Self Definition

2643 Words May 27th, 2006 11 Pages
Self-definition Throughout history black women have been stereotyped and put into many different roles in society. Black women, it seems, have become the scapegoat for many issues and problems and have been misrepresented usually by men, mostly by white men. Through the creation of the mammy, the sapphire, the Jezebel, the strong black woman and more, black women have been misrepresented and portrayed in negative ways in society. In a response to this labeling, black women have begun to tell their own stories and speak out for themselves. Through their writings, black women writers have been able to dispel the stereotypes of black women by showing the truth, the true story of the women, told by the woman. Doing this, they have been …show more content…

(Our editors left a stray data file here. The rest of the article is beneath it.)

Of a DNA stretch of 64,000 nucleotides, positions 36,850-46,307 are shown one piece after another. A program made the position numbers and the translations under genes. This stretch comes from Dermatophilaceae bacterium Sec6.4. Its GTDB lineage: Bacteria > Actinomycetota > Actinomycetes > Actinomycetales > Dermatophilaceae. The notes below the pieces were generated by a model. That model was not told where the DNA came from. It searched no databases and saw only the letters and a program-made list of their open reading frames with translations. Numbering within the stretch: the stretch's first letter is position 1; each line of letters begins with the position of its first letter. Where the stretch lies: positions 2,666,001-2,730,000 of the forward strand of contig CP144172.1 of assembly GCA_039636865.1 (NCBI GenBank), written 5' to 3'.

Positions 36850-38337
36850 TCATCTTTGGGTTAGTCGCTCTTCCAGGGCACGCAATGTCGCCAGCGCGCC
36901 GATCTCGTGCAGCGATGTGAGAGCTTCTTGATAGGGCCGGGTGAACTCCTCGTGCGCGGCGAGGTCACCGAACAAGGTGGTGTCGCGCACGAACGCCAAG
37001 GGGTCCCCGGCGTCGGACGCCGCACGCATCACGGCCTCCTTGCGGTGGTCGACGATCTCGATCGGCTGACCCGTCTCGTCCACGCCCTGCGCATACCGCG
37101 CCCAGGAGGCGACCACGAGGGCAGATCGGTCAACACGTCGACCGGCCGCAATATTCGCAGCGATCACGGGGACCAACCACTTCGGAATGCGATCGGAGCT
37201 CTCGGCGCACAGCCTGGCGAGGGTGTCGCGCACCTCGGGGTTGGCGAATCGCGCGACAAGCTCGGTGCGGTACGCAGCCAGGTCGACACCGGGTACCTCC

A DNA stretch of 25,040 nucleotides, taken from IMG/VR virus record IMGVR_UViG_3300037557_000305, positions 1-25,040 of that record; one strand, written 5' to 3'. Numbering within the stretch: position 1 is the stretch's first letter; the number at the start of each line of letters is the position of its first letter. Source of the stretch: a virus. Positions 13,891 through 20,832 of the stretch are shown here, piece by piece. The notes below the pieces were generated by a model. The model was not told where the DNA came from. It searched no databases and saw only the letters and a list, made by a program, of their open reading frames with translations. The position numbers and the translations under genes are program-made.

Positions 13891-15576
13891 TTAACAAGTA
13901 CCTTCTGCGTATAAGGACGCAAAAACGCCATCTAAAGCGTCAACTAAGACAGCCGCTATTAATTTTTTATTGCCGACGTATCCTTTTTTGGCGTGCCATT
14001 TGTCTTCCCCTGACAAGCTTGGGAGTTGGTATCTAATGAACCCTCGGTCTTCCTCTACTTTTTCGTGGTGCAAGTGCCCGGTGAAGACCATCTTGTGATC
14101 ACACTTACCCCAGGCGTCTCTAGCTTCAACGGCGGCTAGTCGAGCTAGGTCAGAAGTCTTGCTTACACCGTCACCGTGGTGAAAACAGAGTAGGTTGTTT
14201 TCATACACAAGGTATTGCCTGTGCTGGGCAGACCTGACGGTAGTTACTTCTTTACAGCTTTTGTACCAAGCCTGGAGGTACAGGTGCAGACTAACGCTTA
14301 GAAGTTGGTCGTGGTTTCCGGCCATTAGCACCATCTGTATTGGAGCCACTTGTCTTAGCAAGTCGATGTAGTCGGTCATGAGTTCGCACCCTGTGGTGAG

"I 'm thinking bout telling Bovanne what a lovely dress Nisi got on…instead I just haul the man on out of there…"(Bambara 9). She decides to define herself. Toni Morrison uses situational irony in a different manner, instead of using the women 's thoughts she uses their actions. The expectations of the reader are because of the upbringing and personal connection of Sula and Nel. The reader experiences situational irony in upbringing through Nel and irony in the women 's personal connection through Sula. It may seem as if Nel will not become like her mother, leave the town, travel, become chaotic and take chances. "For days afterward she imagined other trips she would take…Leaving Medallion would be her goal"(Morrison 29). Nel does none of this and settles into the life of the Bottom and contrary to what the reader expects, she grows up to be almost exactly like her mother. Yet it is not expected that Nel would do this and it is surprising when it happens. Morrison spends great detail explaining the upbringing of both Nel and Sula to show that they are exact opposites, foils of each other and the attraction that each has towards their different lives. Nel, grows up with a strict mother, she is restricted by her mother and is never able to express herself. Her household is quiet and reserved, in a sense, "perfect" and her mother is involved in the community and works hard to kill the imagination and drive of her daughter. Sula grows up
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